Man, things have been busy, since I had to find out how to implement SQLite in both iOS and Android, which was also my first experience of creating database back-ends outside of PHP + MySQL. However, since people other than myself have had troubles with SQLite on Android, today, I thought I would go over how to get it to work.
No! Please do not give us another SQLite for Android tutorial. Are you going to give us the same content as the others? Fortunately, I do not plan to do a how-to post on this subject. There are plenty around the Internet, of which I recommend the ones done by thenewboston on Youtube. In fact, that was what helped me get SQLite working in my own Android app. As there are plenty of SQLite for Android tutorials, I will not be one myself.
If you are not doing a how-to, then why cover this topic? After I successfully I got an SQLite back-end established via FMDB in iOS, I decided to do the same in Android. However, when I went about searching on how to implement it, I could not get the SQLiteOpenHelper class, which Google suggests using in Android, to work. Some time later, I discovered that unlike iOS, Android only creates databases when a call to SQLite is made, so creating an object of SQLiteOpenHelper is not going to create the database automatically. On the other hand, my app was constantly crashing when I did initiate a call to SQLite via the SQLiteOpenHelper. Also, many people were wondering why the onCreate method was not being issued, from my own searching on this topic. For this reason, I decided to cover this topic. SQLite on Android cannot be achieved in the same fashion as FMDB on iOS.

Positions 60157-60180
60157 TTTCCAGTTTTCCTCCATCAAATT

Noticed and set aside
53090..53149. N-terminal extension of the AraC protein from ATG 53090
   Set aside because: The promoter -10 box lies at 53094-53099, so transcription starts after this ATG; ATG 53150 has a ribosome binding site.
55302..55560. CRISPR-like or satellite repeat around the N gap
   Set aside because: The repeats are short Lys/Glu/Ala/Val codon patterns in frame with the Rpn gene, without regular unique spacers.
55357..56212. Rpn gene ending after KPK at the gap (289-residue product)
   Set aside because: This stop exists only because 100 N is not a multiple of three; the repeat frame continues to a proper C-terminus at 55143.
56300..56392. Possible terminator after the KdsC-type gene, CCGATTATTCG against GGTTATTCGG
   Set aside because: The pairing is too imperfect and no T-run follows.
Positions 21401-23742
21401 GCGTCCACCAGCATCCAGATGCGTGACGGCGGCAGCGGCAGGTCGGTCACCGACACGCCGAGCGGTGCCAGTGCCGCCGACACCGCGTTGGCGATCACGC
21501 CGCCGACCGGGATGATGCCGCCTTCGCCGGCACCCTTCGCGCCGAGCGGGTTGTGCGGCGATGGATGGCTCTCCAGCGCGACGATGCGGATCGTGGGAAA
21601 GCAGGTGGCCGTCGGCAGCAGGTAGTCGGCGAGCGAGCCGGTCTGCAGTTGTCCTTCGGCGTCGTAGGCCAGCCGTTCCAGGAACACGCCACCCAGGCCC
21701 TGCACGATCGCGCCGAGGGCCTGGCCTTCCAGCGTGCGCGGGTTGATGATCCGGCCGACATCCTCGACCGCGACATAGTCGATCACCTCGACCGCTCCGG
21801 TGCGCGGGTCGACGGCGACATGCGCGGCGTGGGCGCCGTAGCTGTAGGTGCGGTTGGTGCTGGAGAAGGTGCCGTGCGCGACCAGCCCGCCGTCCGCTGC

How did you get SQLiteOpenHelper to work? After much time searching, I came across the tutorials done by thenewboston on Youtube. His tutorials were easy to understand, but it took me a while to find the right video. Much like Google, on their developer page, and unlike many tutorials on SQLite out there, he had only the onCreate and onUpgrade methods in the SQLiteOpenHelper class written up. All of the rest of the SQL operations were done in the custom super class, though I just separated them into separate files. After that, I took the suggestion in the video and created an open method in my database manager class that created an object of my own class database helper class, which inherited from SQLiteOpenHelper, as well as opened a connection to SQLite. Another suggestion I took from the tutorials was to also create a close method in the database manager class, which issues a call to close the SQLiteOpenHelper class. After doing all of that and editing my Activity’s main source to use the open and close methods of the database manager class, my Android app worked like a charm. Even though the first call to SQLite initiates the onCreate method of SQLiteOpenHelper, the app will not work right unless there are open and close methods to use with the connection.
You did not put in any source code samples. How can we believe you are telling us the truth or how to implement your finding? Sorry about that, but I do not want this post to be too long. If you want to see an example, my app’s GitHub page should be able to help.
While Google recommends making a class that inherits from SQLiteOpenHelper, the database will not be created without an initial call to SQLite, which may not work without a class to communicate between the SQLiteOpenHelper and the Activity, with open and close methods included.
Did this help you get SQLite working on Android? Do you have any other solutions? Did I get anything wrong? Feel free to comment.